Don’t Make Worry

It Translates Well

Mariana is one of the wonderful companions who took care of my mother the month after my father passed away. Having lived most of her life in Romania, she learned English fairly quickly “on the job” over the last few years. Her distinctive accent punctuates her personality and wraps around you warmly like one of her grandmotherly hugs. While reassuring my mother one day, she said — and you’ll have to use your imagination to hear the accent — “Don’t make worry.”

In English we say “don’t worry,” yet that additional word “make” gives the exact right emphasis. To be human is to feel an array of feelings over the course of any given day. The trick is to de-program the habit of worry and to notice when we’re working harder at worrying than on empowering ourselves, whether that means taking action or letting it go.

Where The Power Is

Here are three techniques you can try the next time you find yourself entangled in worry:

  • What’s one thing that’s okay? Ask yourself the question that my friend, Millie Grenough, uses whenever she needs to interrupt the worry pattern. Your answer might be any of these: This cup of tea is really hitting the spot. It’s a beautiful day outside and I’m able to take a walk. One thing that’s okay is that I have options.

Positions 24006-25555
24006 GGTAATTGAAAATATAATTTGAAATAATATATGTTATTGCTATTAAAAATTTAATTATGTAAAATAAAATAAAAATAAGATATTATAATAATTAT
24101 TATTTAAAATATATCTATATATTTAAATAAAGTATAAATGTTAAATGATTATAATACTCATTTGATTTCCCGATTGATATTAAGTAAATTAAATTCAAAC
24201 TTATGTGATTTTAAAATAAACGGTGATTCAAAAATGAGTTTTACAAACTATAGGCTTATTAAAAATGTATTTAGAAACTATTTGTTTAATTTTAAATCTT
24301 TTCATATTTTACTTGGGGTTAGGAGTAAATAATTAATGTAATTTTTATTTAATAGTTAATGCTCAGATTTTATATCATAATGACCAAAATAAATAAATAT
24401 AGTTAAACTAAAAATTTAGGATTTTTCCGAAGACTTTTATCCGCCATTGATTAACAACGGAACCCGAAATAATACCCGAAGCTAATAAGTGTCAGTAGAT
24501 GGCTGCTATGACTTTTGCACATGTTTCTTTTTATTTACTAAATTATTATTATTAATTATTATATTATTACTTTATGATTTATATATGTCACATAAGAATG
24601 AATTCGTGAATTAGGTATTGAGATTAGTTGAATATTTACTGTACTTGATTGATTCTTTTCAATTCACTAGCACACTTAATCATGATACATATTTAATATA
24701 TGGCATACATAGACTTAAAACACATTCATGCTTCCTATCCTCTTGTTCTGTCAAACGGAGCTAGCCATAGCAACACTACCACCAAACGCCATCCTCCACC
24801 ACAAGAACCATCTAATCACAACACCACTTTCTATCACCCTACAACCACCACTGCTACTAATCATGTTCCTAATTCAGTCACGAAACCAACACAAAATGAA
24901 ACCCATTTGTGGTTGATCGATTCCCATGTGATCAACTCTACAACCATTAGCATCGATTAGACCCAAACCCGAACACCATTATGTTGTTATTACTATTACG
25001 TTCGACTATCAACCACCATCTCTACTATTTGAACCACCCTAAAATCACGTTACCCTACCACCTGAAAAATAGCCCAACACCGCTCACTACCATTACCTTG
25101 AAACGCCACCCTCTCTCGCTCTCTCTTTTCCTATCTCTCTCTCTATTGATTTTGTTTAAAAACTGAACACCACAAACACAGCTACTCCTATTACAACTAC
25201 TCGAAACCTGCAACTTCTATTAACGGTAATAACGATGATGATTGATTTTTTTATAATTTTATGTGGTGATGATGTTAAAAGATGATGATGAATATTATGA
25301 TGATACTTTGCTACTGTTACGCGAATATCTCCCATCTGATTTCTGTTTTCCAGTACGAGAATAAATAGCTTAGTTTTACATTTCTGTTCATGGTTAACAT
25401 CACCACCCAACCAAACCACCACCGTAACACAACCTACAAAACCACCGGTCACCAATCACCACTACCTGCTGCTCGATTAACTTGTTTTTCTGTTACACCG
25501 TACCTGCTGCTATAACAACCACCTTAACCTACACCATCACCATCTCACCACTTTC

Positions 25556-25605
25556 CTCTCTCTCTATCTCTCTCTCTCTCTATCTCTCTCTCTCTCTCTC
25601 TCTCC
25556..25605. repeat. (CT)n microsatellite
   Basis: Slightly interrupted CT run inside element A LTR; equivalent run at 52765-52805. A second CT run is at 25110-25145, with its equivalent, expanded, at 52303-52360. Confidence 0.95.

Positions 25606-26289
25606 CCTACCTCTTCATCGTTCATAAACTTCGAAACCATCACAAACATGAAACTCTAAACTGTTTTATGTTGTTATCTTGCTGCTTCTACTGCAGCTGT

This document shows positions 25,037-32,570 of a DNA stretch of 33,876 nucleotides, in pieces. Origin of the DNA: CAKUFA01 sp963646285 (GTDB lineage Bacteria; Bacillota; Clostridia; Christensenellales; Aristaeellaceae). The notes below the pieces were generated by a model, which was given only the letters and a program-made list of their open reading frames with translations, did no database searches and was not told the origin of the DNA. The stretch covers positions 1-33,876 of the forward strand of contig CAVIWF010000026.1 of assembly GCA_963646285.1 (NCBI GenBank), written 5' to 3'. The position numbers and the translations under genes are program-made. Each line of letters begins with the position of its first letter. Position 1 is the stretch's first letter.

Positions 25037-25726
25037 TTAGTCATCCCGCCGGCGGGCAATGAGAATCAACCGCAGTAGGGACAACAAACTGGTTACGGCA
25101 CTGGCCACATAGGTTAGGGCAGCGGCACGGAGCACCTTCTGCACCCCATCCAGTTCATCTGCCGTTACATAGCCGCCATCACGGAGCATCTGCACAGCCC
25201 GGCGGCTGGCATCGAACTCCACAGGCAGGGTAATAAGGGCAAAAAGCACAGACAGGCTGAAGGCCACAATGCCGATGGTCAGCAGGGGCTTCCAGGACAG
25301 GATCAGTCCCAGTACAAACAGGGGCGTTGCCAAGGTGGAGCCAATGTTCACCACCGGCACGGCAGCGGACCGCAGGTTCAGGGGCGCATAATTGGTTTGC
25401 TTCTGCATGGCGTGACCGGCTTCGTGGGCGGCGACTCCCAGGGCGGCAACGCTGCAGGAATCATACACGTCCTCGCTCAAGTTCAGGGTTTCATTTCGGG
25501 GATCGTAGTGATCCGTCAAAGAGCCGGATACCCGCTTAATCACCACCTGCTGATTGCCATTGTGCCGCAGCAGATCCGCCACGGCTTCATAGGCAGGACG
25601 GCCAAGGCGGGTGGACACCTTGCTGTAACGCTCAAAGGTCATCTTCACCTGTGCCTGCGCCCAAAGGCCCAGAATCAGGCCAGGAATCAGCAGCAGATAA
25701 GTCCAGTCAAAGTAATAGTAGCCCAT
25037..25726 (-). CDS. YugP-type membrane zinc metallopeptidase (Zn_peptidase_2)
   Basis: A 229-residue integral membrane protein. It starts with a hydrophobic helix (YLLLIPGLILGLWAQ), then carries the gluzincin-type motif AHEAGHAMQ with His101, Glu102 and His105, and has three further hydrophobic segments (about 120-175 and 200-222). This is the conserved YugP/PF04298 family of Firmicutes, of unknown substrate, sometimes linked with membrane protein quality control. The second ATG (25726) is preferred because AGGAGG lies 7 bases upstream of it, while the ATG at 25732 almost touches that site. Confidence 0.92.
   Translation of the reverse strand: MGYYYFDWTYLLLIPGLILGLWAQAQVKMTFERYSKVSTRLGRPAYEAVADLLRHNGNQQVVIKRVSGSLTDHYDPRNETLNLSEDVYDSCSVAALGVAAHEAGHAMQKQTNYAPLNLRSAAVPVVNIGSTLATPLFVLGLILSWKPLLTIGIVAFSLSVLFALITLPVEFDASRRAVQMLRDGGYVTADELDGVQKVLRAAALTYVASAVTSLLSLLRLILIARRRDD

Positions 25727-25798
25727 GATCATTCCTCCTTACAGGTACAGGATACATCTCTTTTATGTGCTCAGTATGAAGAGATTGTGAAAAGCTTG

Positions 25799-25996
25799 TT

• Picture yourself on the other side of worry. Rather than ruminating on a current problem, see yourself at a distant point in time when the situation is resolved or no longer an issue. How does that give perspective to the problem at hand?

  • Where am I right now: in the past, present, or future? This quick pulse-check reminds you not to get stuck in the past or fixated on the future and brings you back to the present moment where the power is.

Detangle Your Hair

photo of woman with tangled hairAs Mariana’s translation conveys, the extent of your worry is often within your control.

This week, use any or all of the techniques above to catch yourself from making worry. Reference the metaphor from one of my favorite proverbs below and remember that you have the power to detangle your hair!

“That the birds of worry and care fly over your head, this you cannot change, but that they build nests in your hair, this you can prevent.”
— Chinese Proverb

Please Note: Have you missed an issue? Below are links to the two most recent ezines, including a special broadcast from February 28 that contained a tribute to my father. Though not indicated in our broadcast system, it seems there may have been a delivery problem as some of you mentioned not receiving it. Please make sure to add to your address book, to ensure that Current of Life reaches you. You can also catch up any time at the Current of Life library.

All Is Well (February 28)
When Life Gives You a Break, Take It (March 13)

Here's to you,
Ginny Kravitz's signature

For more related to today’s topic, see also: Take Courage!

© 2012, Virginia M. Kravitz and In the Current®. All Rights Reserved. You are welcome to reproduce this article provided it is without any alteration, includes the copyright above, and if distributing electronically includes a link to

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